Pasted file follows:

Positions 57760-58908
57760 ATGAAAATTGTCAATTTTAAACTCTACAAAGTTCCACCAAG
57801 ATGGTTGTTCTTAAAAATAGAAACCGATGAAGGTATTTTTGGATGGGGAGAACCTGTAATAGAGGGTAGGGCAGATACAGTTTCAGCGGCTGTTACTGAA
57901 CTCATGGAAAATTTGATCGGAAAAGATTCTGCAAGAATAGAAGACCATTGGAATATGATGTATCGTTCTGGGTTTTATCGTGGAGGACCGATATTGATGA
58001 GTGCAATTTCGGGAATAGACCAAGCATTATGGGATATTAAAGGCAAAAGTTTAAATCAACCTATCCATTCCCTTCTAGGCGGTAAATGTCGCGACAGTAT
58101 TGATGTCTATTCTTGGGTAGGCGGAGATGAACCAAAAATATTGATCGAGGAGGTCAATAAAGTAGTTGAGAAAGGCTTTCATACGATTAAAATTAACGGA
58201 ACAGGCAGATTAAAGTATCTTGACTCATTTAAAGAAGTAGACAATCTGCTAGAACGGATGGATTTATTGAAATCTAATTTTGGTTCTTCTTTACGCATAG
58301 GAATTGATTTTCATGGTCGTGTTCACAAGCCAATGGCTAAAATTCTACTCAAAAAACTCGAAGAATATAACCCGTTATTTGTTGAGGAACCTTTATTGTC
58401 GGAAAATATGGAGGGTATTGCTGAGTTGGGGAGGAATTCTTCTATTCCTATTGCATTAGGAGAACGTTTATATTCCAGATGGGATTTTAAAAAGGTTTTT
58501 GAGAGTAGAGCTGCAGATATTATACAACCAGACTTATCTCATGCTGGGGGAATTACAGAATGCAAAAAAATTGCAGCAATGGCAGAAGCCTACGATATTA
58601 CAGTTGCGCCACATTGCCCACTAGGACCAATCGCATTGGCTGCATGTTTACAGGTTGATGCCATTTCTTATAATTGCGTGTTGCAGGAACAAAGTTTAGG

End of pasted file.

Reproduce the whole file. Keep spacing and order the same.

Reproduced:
Positions 57760-58908
57760 ATGAAAATTGTCAATTTTAAACTCTACAAAGTTCCACCAAG
57801 ATGGTTGTTCTTAAAAATAGAAACCGATGAAGGTATTTTTGGATGGGGAGAACCTGTAATAGAGGGTAGGGCAGATACAGTTTCAGCGGCTGTTACTGAA
57901 CTCATGGAAAATTTGATCGGAAAAGATTCTGCAAGAATAGAAGACCATTGGAATATGATGTATCGTTCTGGGTTTTATCGTGGAGGACCGATATTGATGA
58001 GTGCAATTTCGGGAATAGACCAAGCATTATGGGATATTAAAGGCAAAAGTTTAAATCAACCTATCCATTCCCTTCTAGGCGGTAAATGTCGCGACAGTAT
58101 TGATGTCTATTCTTGGGTAGGCGGAGATGAACCAAAAATATTGATCGAGGAGGTCAATAAAGTAGTTGAGAAAGGCTTTCATACGATTAAAATTAACGGA
58201 ACAGGCAGATTAAAGTATCTTGACTCATTTAAAGAAGTAGACAATCTGCTAGAACGGATGGATTTATTGAAATCTAATTTTGGTTCTTCTTTACGCATAG
58301 GAATTGATTTTCATGGTCGTGTTCACAAGCCAATGGCTAAAATTCTACTCAAAAAACTCGAAGAATATAACCCGTTATTTGTTGAGGAACCTTTATTGTC
58401 GGAAAATATGGAGGGTATTGCTGAGTTGGGGAGGAATTCTTCTATTCCTATTGCATTAGGAGAACGTTTATATTCCAGATGGGATTTTAAAAAGGTTTTT
58501 GAGAGTAGAGCTGCAGATATTATACAACCAGACTTATCTCATGCTGGGGGAATTACAGAATGCAAAAAAATTGCAGCAATGGCAGAAGCCTACGATATTA
58601 CAGTTGCGCCACATTGCCCACTAGGACCAATCGCATTGGCTGCATGTTTACAGGTTGATGCCATTTCTTATAATTGCGTGTTGCAGGAACAAAGTTTAGG